"Some commentators are reading recent economic data as suggesting the onset of a second recession and deflationary cycle. Quite naturally, business people and consumers aren't sure what to believe.
"At the last meeting of the Federal Open Market Committee (FOMC) in Washington, the committee made a decision that has been widely interpreted as signaling declining confidence in the strength and sustainability of the recovery….
"In my remarks today, I will provide a less alarmist interpretation of recent economic information and the Fed's recent policy decision. I will argue that, generally speaking, there was too much optimism in the early months and quarters of the recovery and now there may be excessive pessimism."
One point is that recoveries are not generally linear affairs:
"Growth at the end of last year and early part of this year was stronger than I anticipated while economic activity in the second and third quarters seems weaker than I expected.
"But such ups and downs are not unusual during a recovery. A little history: following the 2001 recession, gross domestic product (GDP) grew at the annualized rate of 3.5 percent in early 2002. Growth then decelerated to about 2 percent for the next two quarters then fell to almost zero in the fourth quarter. Entering 2003, growth edged up to a little over 1.5 percent and then accelerated from there to a sustained period of relatively strong growth for two years."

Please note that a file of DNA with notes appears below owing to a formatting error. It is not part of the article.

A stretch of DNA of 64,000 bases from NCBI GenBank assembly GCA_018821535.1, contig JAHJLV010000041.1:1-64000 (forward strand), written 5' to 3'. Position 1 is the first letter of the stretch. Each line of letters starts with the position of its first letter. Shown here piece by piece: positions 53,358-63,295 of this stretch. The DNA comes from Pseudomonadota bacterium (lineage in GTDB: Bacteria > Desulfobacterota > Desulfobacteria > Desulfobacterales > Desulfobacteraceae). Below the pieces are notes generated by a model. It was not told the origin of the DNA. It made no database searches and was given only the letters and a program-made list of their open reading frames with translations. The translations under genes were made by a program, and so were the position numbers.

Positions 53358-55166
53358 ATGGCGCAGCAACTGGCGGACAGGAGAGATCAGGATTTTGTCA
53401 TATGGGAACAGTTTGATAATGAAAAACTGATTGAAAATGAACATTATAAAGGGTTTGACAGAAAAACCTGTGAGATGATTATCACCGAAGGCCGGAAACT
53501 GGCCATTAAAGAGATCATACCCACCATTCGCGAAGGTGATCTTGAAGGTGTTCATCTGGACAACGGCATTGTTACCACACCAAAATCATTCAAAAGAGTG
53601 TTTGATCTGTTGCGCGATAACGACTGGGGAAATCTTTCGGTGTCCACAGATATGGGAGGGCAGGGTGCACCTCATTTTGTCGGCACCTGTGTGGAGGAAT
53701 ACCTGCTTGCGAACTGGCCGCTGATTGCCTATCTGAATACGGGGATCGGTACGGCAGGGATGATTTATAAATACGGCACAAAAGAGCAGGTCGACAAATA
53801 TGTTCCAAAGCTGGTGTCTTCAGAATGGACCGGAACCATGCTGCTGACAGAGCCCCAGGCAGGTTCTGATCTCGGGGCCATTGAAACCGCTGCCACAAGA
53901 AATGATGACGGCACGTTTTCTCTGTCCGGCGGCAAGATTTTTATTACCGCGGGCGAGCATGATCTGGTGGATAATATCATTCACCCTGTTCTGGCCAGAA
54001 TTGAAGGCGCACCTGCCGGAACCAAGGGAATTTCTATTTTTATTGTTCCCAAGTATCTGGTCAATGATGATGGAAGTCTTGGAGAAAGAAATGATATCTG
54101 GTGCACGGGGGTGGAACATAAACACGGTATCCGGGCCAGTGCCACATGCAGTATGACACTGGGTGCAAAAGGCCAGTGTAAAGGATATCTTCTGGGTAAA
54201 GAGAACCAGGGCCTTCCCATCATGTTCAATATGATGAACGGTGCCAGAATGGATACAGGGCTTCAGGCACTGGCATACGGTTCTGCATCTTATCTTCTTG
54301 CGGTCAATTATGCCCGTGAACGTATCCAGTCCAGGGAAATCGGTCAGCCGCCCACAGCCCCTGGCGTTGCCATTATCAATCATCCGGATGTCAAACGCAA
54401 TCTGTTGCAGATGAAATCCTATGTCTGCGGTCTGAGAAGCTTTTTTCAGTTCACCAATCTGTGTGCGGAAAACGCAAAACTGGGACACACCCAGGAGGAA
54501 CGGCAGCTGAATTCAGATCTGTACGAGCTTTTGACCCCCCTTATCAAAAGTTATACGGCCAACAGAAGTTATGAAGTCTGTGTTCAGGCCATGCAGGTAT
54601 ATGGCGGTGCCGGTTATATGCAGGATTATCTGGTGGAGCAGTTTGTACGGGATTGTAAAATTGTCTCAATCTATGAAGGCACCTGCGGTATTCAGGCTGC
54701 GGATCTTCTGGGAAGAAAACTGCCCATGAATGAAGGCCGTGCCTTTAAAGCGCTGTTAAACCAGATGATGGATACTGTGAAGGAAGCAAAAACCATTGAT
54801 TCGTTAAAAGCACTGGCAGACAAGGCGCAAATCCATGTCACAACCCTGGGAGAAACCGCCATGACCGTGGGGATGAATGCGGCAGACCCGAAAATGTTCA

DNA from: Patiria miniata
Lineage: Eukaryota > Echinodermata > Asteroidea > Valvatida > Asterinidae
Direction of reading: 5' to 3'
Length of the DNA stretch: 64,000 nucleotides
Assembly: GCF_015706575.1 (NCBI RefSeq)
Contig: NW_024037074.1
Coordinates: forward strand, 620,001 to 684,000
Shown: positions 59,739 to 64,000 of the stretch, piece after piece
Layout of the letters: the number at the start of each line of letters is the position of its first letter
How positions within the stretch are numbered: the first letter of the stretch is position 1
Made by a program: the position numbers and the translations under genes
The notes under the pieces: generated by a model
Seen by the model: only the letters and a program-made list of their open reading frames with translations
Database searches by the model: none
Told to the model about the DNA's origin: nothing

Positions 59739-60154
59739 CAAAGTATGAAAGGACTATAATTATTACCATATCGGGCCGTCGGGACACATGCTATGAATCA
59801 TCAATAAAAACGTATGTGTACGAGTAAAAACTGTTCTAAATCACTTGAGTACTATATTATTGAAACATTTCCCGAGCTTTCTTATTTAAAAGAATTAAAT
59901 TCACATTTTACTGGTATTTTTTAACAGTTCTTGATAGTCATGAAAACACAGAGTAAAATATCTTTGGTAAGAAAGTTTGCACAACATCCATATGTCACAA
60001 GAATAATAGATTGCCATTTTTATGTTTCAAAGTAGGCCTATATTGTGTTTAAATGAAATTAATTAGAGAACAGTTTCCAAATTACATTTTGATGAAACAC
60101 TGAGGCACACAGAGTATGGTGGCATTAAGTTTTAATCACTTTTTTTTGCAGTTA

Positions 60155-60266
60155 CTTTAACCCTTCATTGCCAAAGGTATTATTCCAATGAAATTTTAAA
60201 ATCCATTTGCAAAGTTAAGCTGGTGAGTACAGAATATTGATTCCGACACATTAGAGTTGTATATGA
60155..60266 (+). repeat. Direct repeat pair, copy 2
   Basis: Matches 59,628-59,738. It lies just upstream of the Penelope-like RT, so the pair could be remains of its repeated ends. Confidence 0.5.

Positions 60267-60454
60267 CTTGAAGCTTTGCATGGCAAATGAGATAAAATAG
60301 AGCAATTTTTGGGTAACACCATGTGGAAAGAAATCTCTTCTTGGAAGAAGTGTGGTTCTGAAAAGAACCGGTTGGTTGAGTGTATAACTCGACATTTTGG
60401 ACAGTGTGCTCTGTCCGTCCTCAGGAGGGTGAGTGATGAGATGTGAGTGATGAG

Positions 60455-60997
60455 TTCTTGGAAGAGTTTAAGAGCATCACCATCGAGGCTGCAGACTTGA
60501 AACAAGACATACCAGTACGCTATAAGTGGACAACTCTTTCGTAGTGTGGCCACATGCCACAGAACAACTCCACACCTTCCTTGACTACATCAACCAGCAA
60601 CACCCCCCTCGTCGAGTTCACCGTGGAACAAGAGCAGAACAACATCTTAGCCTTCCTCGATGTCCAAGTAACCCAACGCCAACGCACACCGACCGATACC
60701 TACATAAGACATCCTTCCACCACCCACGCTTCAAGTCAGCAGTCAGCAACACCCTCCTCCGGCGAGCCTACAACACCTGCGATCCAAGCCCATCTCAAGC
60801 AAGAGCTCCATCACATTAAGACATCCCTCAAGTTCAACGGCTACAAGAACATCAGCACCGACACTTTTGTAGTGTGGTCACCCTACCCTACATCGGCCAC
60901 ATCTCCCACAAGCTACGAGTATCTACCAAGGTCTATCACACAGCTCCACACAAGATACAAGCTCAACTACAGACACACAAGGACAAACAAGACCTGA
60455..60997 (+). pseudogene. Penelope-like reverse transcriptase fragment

Here's a look at a little more history:
Even in the rapid-growth, pre-1990 recoveries, there was generally a quarter or two of growth that underperformed. In the first three months of 1971, the first full quarter after the 1969–70 recession, growth came scorching out of the gate at 11.5 percent. But that was followed by growth rates of 2.29, 3.23, and 1.12 percent. Though the early expansion after the inflation-breaking 1981–82 contraction was robust throughout, the 1973–75 recession softened noticeably in the second year of expansion, with quarterly growth falling just below 2 percent at one point.
But the better benchmarks will likely prove to be the slower-growth, low-employment recoveries post-1990. In addition to the 2001 experience noted by President Lockhart, the expansion that followed the 1990–91 recession stumbled along with quarterly growth rates of 2.7, 1.69, and 1.58 percent, before picking up to above-potential growth rates. Despite that, the eighth quarter after that recession's end clocked in at an anemic 0.75 percent.
What is more important is that there is a reasonably good explanation for why we might have hit a soft patch:
"Looking at the 2009–2010 recovery, it seems clear that some of the early strength was promoted by policies that pulled forward spending from the second and third quarters of this year. The recent sharp decline in housing-related indicators following the expiration of homebuyer tax credits is the most obvious example of this effect."